So why the do the painkillers, especially codeine, you’ve been prescribed for chronic pain cause constipation. It is a cruel irony that such effective medication can cause excruciating pain of a different sort. Well, one of the side effects of codeine, indeed any narcotic, is to inhibit peristalsis, which is the squeeze action of the intestine as it propels digested food from the stomach to the rectum. This is why codeine is so effective in stopping diarrhoea. The stools start to dry out as the longer they remain in the intestine the more water is absorbed from them, as the intestine works hard to conserve loss of water from faeces so we don’t dehydrate. This is why our faeces come out solid. The longer they take to come out, the more solid they become. Eventually they can become so hard it is no longer possible to eject them and this is constipation, or in severe cases impaction. If taking codeine regularly it is important to take laxatives now and again along with a good high fibre diet. Laxatives which act by increasing peristalsis will counteract the effect of the opiate. Senna and sodium picosulfate (Dulcolax) will do this but should be used cautiously particularly with prolonged use. Glycerol suppositories act as a rectal stimulant by virtue of the mildly irritant action of glycerol. Some laxatives work by softening the stool – Movicol contains macrogol which is an indigestible sugar which binds to the stools and so draws water back into them by osmosis so is called an osmotic laxative. Movicol also contains sodium bicarbonate, sodium and potassium chlorides (electrolytes) to help ensure that the laxative works without causing the body to gain or lose significant amounts of sodium, potassium or water.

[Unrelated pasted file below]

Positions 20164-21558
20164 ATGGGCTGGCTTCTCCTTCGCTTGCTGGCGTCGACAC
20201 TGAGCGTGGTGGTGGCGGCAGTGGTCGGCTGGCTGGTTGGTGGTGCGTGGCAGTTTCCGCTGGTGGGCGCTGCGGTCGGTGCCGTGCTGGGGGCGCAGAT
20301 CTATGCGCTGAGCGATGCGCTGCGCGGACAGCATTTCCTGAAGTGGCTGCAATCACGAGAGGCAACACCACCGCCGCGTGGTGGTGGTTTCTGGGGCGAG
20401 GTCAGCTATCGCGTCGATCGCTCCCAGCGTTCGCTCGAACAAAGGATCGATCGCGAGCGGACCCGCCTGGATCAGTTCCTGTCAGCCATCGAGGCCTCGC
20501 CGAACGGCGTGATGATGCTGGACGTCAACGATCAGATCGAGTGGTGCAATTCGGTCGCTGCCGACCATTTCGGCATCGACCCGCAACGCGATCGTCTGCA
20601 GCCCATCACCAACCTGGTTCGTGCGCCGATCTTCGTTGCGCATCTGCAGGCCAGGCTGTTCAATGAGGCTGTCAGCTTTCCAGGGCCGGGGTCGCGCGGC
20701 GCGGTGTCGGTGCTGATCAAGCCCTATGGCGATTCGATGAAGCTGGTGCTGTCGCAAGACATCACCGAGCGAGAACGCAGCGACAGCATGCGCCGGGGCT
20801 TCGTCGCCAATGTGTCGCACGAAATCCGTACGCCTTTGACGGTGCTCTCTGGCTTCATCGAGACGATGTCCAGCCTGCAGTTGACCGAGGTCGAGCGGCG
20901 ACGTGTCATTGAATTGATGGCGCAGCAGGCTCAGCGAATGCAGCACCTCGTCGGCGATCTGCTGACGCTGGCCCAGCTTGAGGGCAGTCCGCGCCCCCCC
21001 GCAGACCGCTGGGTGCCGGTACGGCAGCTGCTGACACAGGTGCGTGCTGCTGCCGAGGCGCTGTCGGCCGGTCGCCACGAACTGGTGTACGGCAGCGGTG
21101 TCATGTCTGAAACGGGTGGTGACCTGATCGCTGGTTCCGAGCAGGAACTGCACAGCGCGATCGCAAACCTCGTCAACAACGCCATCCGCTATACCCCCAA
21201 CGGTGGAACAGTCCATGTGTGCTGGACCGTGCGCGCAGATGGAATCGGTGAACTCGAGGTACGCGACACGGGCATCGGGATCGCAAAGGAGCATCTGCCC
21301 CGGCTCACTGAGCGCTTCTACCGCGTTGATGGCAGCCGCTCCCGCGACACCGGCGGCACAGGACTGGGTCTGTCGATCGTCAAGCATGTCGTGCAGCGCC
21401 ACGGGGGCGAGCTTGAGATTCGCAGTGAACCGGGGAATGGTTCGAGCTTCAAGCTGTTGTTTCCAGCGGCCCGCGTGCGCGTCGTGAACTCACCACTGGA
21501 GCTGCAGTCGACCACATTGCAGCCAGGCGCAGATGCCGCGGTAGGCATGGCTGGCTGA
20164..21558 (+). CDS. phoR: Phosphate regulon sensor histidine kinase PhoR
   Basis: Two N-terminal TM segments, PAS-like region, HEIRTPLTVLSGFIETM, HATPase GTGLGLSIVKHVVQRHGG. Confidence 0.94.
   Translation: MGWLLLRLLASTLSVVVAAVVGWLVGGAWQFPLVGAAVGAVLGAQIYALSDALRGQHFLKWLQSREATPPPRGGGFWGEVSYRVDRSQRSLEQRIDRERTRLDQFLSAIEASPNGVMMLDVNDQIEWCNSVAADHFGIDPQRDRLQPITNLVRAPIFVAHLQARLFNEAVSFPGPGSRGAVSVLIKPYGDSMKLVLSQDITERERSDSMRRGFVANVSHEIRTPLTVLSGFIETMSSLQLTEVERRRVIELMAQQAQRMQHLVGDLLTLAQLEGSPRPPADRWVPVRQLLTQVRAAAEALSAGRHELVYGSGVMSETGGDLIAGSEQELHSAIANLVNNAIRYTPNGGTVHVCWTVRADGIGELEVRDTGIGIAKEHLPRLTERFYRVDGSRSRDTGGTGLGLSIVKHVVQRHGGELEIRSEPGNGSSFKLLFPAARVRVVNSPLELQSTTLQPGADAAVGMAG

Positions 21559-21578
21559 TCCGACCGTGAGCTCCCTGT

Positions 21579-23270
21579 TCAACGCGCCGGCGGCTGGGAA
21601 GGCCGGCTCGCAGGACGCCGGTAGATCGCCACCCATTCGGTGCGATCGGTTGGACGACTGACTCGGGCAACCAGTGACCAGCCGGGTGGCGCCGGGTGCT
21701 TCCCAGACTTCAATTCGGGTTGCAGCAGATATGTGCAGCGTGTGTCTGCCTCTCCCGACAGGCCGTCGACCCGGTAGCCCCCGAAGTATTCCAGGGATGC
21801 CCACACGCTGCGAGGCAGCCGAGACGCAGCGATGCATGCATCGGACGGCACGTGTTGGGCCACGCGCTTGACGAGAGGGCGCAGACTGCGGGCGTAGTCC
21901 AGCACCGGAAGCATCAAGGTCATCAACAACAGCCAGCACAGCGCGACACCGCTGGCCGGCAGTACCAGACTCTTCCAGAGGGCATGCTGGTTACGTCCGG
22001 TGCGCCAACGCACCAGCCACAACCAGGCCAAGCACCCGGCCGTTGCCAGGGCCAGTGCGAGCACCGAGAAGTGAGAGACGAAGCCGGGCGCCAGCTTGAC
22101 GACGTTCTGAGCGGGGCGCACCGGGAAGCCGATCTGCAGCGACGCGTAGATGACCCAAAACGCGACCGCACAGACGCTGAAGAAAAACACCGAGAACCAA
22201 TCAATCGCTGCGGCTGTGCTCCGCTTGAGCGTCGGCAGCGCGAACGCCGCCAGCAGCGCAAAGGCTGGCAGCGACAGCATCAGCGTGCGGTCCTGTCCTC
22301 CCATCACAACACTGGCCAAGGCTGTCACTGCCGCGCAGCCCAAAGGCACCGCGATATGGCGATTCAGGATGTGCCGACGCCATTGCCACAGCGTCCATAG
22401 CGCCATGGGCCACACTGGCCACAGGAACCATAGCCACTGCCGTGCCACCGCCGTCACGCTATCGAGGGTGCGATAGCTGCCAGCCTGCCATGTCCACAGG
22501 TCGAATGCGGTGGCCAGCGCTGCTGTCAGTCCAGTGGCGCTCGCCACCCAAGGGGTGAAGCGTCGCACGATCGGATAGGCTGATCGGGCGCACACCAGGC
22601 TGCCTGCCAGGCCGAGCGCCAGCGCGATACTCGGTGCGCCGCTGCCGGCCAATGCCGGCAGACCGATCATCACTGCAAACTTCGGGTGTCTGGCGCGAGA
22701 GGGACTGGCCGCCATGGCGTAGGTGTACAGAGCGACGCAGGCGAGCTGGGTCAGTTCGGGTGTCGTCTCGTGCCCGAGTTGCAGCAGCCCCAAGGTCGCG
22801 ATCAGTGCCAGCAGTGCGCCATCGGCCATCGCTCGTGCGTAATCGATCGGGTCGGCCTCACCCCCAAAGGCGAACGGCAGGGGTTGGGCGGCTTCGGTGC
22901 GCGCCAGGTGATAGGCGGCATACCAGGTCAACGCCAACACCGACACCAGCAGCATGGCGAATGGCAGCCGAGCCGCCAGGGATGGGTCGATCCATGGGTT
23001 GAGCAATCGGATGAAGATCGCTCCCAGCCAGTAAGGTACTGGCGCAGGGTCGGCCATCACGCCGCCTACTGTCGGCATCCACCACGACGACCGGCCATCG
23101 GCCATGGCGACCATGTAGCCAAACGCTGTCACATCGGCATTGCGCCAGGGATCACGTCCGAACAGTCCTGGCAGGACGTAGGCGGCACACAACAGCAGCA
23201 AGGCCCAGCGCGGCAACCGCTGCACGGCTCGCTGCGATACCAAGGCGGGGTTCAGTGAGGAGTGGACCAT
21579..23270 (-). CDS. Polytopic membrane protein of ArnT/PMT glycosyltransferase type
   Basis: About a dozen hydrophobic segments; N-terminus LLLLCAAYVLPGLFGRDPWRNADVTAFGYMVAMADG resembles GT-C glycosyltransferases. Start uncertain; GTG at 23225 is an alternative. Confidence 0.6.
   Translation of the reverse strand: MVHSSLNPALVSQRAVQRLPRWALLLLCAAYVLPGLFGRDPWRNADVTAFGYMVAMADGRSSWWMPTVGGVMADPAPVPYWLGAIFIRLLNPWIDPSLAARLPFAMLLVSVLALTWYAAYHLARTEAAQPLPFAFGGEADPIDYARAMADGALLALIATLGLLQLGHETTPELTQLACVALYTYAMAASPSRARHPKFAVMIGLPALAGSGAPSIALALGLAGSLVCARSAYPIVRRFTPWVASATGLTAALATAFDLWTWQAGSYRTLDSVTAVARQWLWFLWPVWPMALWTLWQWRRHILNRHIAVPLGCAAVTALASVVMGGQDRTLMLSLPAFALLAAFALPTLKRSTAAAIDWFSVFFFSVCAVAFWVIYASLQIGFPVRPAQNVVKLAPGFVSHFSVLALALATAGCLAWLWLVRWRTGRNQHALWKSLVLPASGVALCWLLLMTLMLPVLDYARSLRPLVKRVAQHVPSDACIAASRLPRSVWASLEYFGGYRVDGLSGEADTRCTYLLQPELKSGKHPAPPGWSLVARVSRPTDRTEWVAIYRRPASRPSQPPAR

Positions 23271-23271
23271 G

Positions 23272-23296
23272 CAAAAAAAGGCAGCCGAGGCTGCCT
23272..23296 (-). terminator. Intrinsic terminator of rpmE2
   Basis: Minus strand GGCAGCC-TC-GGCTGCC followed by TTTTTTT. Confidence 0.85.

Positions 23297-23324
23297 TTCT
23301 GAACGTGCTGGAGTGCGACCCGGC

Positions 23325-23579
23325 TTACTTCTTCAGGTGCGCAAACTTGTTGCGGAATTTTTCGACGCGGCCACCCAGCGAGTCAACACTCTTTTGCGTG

It’s best to experiment with what type of laxative suits you but it is probably better not to take stimulant laxatives daily, as the bowel will become lazy. Senna is the old favourite but many find Dulcolax the best as it gives the feeling you want to go, which one can easily lose when taking opiate-based medications. Start to take laxatives straight away.
Some doctors and pharmacists may downplay constipation as a remotely possible side effect, or one that doesn’t cause too much discomfort when, in fact, it can be excruciating. So take a preventative approach by taking a stool softener and a laxative as soon as you start taking the pain-reliever – it’s easier in the end.
At White Pharmacy we would suggest you try a combination of Movicol and glycerine suppositories (could purchase as a combined constipation pack) in the first instance.
Other really important measures you should take to avoid constipation are to increase your water intake to at least 3 litres each day (it might feel you’re going to pop with all the fluid but it’s a MUST), eat branflakes or similar regularly, lots of fruit especially rhubarb (an intestinal stimulant), oranges, etc. Also fresh vegetables and change to brown rice. If you have pasta, make it wholemeal. Forget pizza and anything that is made from pure refined flour – think cement. To have a healthy diet is really important when you are already ill.
Finally, whilst you may live in so much pain, staying as active as possible is essential. Even it it’s only walking and bending at the waist a few times a day will help get those bowels working properly.
Philip J Toplis has been in NHS and private medical practice as a Consultant Obstetrician and Gynaecologist in Surrey/Hampshire since 1986. He qualified at Bristol University and underwent further training in general surgery and gynaecology at Queen Charlotte’s, Guys and Charing Cross Hospitals, London, the John Radcliffe, Oxford and MD Anderson, Houston, Texas. His sub-speciality expertise includes the investigation and treatment of urinary problems, management of abnormal cervix smears, hormone replacement therapy and menstrual problems. Philip holds Fellowships of the Royal College of Surgeons of and Royal College of Obstetricians and Gynaecologists. He is married with three children and one grandchild. In his spare time he is a charity fundraiser, struggling to become competent at golf and keeping the garden tidy.